'We know he is a genius' - Czech match-winner hailed

Jaroslav Silhavy heaped praise on Patrik Schick after the player inspired his side to a 2-0 win over Scotland.

Scotland goalkeeper David Marshall crashes into the back of the net after conceding the second goal.
Scotland goalkeeper David Marshall crashes into the back of the net after conceding the second goal.
Image: PA

SCOTLAND’S LONG-AWAITED return to a major international tournament was ruined by Patrik Schick’s “genius” said Czech Republic coach Jaroslav Silhavy after a stunning finish from the Bayer Leverkusen forward sealed a 2-0 win at Hampden on Monday.

Schick’s header just before half-time opened the scoring, but it was his stunning strike from just inside the Scotland half after the break that will live in the memory as one of the all-time great European Championship goals.

“We know he is a genius, he knows how to finish and that’s why he is there,” said Silhavy. “The second goal is something out of this world, we haven’t seen a goal like that in a long time.”

Schick said he had spotted Scotland goalkeeper David Marshall off his line earlier in the game and when his chance came to take advantage, produced an inch-perfect effort that curled and dipped just in time from 50 metres.

“The goalkeeper was quite high. I took a look, I saw he was out there, so I slammed it in,” said Schick.

After a 23-year wait to qualify for a major tournament, Scotland’s hopes of making more history by getting out of the group for the first time now look slim.

Steve Clarke’s men face England next on Friday at Wembley before hosting World Cup finalists Croatia at Hampden on June 22.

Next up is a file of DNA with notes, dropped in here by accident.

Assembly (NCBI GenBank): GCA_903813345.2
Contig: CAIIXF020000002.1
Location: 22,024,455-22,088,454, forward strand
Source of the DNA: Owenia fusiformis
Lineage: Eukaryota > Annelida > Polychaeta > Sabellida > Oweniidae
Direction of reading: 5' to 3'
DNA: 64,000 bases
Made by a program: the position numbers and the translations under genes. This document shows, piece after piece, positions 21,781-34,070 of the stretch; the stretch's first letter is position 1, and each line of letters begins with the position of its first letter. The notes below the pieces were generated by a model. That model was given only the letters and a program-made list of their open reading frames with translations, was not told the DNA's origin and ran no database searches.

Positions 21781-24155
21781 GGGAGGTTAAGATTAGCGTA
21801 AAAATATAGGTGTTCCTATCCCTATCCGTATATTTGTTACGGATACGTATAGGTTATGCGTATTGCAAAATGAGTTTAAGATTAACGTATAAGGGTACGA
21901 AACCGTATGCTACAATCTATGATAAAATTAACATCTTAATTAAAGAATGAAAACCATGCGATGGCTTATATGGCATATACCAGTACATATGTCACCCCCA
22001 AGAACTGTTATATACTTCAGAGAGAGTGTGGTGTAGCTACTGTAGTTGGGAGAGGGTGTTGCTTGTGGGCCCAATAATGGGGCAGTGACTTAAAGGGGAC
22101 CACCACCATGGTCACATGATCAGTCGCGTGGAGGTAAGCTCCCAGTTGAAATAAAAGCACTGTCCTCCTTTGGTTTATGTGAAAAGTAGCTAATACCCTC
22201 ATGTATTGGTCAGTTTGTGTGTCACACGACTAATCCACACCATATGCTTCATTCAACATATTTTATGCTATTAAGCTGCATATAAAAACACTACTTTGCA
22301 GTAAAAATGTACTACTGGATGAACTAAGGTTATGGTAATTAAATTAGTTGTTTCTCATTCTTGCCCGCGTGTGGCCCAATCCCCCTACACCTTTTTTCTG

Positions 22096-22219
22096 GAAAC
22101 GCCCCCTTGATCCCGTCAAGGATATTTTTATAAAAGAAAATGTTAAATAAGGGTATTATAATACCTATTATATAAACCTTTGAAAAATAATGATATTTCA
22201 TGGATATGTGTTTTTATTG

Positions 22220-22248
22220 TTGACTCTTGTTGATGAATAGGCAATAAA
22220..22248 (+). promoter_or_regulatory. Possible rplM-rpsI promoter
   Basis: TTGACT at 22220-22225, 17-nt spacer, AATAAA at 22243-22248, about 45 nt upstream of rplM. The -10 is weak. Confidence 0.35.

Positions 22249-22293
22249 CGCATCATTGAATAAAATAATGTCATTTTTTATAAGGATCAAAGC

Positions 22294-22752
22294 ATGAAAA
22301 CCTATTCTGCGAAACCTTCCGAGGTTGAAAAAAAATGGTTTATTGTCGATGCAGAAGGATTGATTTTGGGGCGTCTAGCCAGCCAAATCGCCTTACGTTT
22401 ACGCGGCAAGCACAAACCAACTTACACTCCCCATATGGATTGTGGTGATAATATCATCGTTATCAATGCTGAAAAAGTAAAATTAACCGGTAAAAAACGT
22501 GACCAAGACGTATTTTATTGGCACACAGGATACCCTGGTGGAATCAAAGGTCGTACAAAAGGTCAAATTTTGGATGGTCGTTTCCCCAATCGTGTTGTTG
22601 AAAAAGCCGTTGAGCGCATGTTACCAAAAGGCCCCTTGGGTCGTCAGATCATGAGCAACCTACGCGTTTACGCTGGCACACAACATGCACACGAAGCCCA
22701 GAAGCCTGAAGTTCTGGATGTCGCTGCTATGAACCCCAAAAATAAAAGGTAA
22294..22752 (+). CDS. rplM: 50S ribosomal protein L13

- Toothless without Tierney -

Scotland’s bad day started before kick-off when Arsenal’s Kieran Tierney was ruled out by injury.

Without him, the home side’s three centre-backs were easily pressed into making mistakes trying to play the ball out from the back.

“We’ve done a lot of work with team shape and Kieran was involved in that,” said Clarke. “With 48 hours to go it does take a lot of changing, Kieran has ben an integral part of how we’ve played.”

Without Tierney, there was even more emphasis on captain Andy Robertson to lead Scotland forward.

The Liverpool left-back had his side’s best chance of the first-half when he was denied by a brilliant save from Tomas Vaclik.

A cagey game of few chances burst into life after Schick’s towering leap put the visitors in front three minutes before half-time.

Scotland were slow to react after initially clearing a corner and Schick rose highest to flick home Vladimir Coufal’s cross.

Twice Scotland were inches away from levelling early in the second-half when Jack Hendry’s dipping effort came back off the crossbar before Vaclik clawed away a mishit clearance from Tomas Kalas.

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“I don’t think there was much between the two sides, we were not clinical enough at the right time,” added Clarke.

However, the home side were stunned by a moment of brilliance from Schick on 52 minutes as he spotted Marshall off his line from halfway and bent in an incredible shot from just inside the Scotland half.

“That was a fairy tale, scoring like this,” said Czech midfielder Tomas Soucek. “The other players can stop trying to score the goal of the tournament because that job has already been done.”

Chances continued to come and go for Scotland as Stuart Armstrong’s shot was deflected onto the roof of the net and Vaclik’s outstretched leg denied Dykes from close range.

But it was Schick who had the best opportunity late on to complete a memorable hat-trick when he fired too close to Marshall.

Scotland were playing in front of fans at Hampden for the first time since November 2019 with 12,000 in attendance.

Beating old rivals England would more than make amends for the Tartan Army’s disappointment, but Scotland now have a mountain to climb if they are to prevent their long-awaited adventure ending in familiar fashion.

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